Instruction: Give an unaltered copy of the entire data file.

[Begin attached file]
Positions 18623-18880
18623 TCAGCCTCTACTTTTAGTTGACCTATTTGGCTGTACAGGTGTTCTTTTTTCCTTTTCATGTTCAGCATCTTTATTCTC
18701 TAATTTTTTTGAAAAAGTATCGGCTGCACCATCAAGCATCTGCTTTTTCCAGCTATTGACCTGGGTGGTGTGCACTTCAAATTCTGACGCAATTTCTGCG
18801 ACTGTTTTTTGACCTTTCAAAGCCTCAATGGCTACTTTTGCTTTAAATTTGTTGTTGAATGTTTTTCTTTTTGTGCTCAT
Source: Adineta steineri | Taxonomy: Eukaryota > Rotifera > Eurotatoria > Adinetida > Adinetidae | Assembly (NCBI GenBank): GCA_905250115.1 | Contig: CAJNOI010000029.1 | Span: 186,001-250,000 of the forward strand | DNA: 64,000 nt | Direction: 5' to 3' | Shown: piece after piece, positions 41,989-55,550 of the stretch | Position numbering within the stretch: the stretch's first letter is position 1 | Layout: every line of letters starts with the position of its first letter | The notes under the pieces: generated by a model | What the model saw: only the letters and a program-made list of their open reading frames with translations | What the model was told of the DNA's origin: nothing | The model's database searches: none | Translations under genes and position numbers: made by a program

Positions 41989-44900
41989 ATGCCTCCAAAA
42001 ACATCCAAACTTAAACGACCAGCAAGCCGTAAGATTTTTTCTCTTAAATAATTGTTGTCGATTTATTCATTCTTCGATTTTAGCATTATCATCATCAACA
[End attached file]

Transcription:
Positions 18623-18880
18623 TCAGCCTCTACTTTTAGTTGACCTATTTGGCTGTACAGGTGTTCTTTTTTCCTTTTCATGTTCAGCATCTTTATTCTC
18701 TAATTTTTTTGAAAAAGTATCGGCTGCACCATCAAGCATCTGCTTTTTCCAGCTATTGACCTGGGTGGTGTGCACTTCAAATTCTGACGCAATTTCTGCG
18801 ACTGTTTTTTGACCTTTCAAAGCCTCAATGGCTACTTTTGCTTTAAATTTGTTGTTGAATGTTTTTCTTTTTGTGCTCAT
Source: Adineta steineri | Taxonomy: Eukaryota > Rotifera > Eurotatoria > Adinetida > Adinetidae | Assembly (NCBI GenBank): GCA_905250115.1 | Contig: CAJNOI010000029.1 | Span: 186,001-250,000 of the forward strand | DNA: 64,000 nt | Direction: 5' to 3' | Shown: piece after piece, positions 41,989-55,550 of the stretch | Position numbering within the stretch: the stretch's first letter is position 1 | Layout: every line of letters starts with the position of its first letter | The notes under the pieces: generated by a model | What the model saw: only the letters and a program-made list of their open reading frames with translations | What the model was told of the DNA's origin: nothing | The model's database searches: none | Translations under genes and position numbers: made by a program

Positions 41989-44900
41989 ATGCCTCCAAAA
42001 ACATCCAAACTTAAACGACCAGCAAGCCGTAAGATTTTTTCTCTTAAATAATTGTTGTCGATTTATTCATTCTTCGATTTTAGCATTATCATCATCAACA